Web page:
Tuesday, 14 July 2015
West (4 Stars)
This film, originally released in Germany in 2014 but only now being shown in English cinemas, is based on a novel by Julia Franck. The novel is loosely based on Julia's childhood experiences when she emigrated from East to West Germany with her mother.
Nelly Senff, a citizen of the German Democratic Republic, has a PhD in Chemistry, and she carries out research on pyrolysis in a research lab in East Berlin. She lives with Dr. Vassily Batalow, a Russian scientist, and although they aren't married they have a son together. (This seems strange in a morally strict Communist country in the 1970's, but I'll accept it). While visiting Moscow for a conference in 1975 he dies in a car accident. Because they weren't married Nelly isn't allowed to go to his funeral. After his death Nelly is repeatedly questioned about her relationship with Vassily, and finally she decides to emigrate to West Germany. She has no political motivation in going to the West, she just wants to be left in peace.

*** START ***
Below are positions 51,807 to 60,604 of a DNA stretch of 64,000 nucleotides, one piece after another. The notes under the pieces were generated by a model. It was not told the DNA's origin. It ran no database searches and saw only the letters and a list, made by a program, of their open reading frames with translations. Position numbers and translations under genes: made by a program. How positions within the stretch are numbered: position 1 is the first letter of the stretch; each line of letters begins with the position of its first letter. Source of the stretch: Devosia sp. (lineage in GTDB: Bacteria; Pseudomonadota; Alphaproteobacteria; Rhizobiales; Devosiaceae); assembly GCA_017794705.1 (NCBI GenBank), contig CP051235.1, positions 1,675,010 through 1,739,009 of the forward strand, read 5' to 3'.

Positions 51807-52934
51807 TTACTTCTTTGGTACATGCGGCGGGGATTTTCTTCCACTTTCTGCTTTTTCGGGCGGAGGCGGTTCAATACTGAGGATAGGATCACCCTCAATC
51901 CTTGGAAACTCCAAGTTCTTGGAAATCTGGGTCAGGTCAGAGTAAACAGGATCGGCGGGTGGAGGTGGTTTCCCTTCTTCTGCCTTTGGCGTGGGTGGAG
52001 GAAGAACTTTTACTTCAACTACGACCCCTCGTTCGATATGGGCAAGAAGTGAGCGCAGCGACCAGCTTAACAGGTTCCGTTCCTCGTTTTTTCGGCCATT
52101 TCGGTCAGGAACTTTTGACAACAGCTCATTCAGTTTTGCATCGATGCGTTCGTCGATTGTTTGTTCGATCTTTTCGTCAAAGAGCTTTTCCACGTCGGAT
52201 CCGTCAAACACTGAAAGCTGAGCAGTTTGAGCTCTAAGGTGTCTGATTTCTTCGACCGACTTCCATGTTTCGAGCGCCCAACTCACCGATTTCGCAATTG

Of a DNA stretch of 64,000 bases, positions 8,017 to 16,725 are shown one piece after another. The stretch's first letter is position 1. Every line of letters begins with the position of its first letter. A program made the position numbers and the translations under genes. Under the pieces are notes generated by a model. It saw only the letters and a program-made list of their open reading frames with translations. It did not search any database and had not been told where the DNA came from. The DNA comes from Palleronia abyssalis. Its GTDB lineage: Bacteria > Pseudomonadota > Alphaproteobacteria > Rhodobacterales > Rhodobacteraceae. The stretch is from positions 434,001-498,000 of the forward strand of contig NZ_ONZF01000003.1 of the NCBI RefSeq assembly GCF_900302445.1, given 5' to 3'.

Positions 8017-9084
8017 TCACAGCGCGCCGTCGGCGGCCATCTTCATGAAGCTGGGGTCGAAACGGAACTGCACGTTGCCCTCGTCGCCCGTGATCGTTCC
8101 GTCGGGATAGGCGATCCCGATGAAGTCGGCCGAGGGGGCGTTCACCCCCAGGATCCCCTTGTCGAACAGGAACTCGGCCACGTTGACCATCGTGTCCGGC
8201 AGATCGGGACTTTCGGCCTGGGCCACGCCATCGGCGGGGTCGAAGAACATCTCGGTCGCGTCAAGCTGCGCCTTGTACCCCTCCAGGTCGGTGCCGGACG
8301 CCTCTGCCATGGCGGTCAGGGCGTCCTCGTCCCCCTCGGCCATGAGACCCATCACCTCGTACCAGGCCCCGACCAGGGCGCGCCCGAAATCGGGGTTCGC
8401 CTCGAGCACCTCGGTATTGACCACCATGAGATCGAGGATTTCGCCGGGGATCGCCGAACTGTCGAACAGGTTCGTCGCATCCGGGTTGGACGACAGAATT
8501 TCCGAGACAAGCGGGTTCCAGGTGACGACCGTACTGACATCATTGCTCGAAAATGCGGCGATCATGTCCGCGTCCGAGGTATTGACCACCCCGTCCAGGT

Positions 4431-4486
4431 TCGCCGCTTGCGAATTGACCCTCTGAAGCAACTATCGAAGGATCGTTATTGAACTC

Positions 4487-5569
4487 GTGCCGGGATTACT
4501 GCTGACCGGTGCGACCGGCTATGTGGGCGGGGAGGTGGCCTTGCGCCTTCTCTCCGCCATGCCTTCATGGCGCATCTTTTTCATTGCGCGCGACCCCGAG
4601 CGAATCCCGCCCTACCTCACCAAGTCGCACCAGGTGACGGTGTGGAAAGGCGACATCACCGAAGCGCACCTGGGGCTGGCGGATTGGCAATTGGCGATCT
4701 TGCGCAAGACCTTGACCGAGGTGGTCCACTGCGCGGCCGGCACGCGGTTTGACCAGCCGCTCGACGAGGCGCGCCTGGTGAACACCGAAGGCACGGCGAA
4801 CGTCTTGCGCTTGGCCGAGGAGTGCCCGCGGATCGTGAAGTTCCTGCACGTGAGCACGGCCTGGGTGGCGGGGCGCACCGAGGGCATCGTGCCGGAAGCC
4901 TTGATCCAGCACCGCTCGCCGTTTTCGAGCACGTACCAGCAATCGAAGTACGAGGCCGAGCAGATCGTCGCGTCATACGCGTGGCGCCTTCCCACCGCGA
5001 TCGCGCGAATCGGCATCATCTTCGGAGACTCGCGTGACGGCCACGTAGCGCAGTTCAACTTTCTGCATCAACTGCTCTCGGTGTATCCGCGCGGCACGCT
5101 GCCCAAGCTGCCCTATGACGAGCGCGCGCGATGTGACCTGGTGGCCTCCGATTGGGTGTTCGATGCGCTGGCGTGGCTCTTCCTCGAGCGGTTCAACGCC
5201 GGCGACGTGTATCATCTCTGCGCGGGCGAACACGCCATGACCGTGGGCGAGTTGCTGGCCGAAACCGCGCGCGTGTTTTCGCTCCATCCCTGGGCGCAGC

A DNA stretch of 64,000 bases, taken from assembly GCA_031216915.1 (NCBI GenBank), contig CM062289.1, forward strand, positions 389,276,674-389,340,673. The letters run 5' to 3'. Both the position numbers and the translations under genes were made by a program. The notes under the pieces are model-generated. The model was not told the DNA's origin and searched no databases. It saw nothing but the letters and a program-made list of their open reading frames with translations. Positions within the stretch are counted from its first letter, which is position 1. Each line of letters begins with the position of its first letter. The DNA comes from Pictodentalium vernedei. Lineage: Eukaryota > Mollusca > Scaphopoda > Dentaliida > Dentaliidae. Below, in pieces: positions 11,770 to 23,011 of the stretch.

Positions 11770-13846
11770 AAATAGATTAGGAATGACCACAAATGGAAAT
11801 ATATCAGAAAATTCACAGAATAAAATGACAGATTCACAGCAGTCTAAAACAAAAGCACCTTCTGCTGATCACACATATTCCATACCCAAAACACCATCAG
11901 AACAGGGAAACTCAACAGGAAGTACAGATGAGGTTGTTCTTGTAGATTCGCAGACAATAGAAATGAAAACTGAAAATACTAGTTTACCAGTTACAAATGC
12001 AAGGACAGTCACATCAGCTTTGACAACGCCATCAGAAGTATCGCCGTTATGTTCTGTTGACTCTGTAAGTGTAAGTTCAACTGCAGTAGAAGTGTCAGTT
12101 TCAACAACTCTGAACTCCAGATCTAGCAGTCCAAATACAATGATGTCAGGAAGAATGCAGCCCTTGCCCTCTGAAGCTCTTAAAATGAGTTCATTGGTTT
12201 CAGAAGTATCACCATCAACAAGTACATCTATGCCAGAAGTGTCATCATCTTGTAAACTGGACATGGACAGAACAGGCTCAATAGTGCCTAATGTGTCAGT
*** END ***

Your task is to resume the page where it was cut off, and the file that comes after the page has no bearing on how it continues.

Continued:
In 1978 she arranges a fake marriage with a West German citizen, so that she and her 9-year-old son Alexei can go to the West. When they arrive in West Berlin things aren't as ideal as she expected. Nelly and Alexei are housed in a refugee camp, and she's shocked to find that other immigrants from East Germany have lived there for two years. Worse still, a German official and a member of the American secret service insist on questioning her about Vassily for days on end. When she tries to get a job she is only offered unskilled labour, because she's considered too much of a risk to be allowed to work on important research projects.
This is a gloomy film that shatters the myth that people from East Germany could expect a successful new life in West Germany. I suspect that the director intended to make the film a metaphor for later events in German history. When Germany was reunited in 1990 the East was dazzled with promises of wealth in a capitalist society, but even now, 25 years later, the Ostzone (Eastern Zone) is still a second class society with lower wages than in the Western Zone.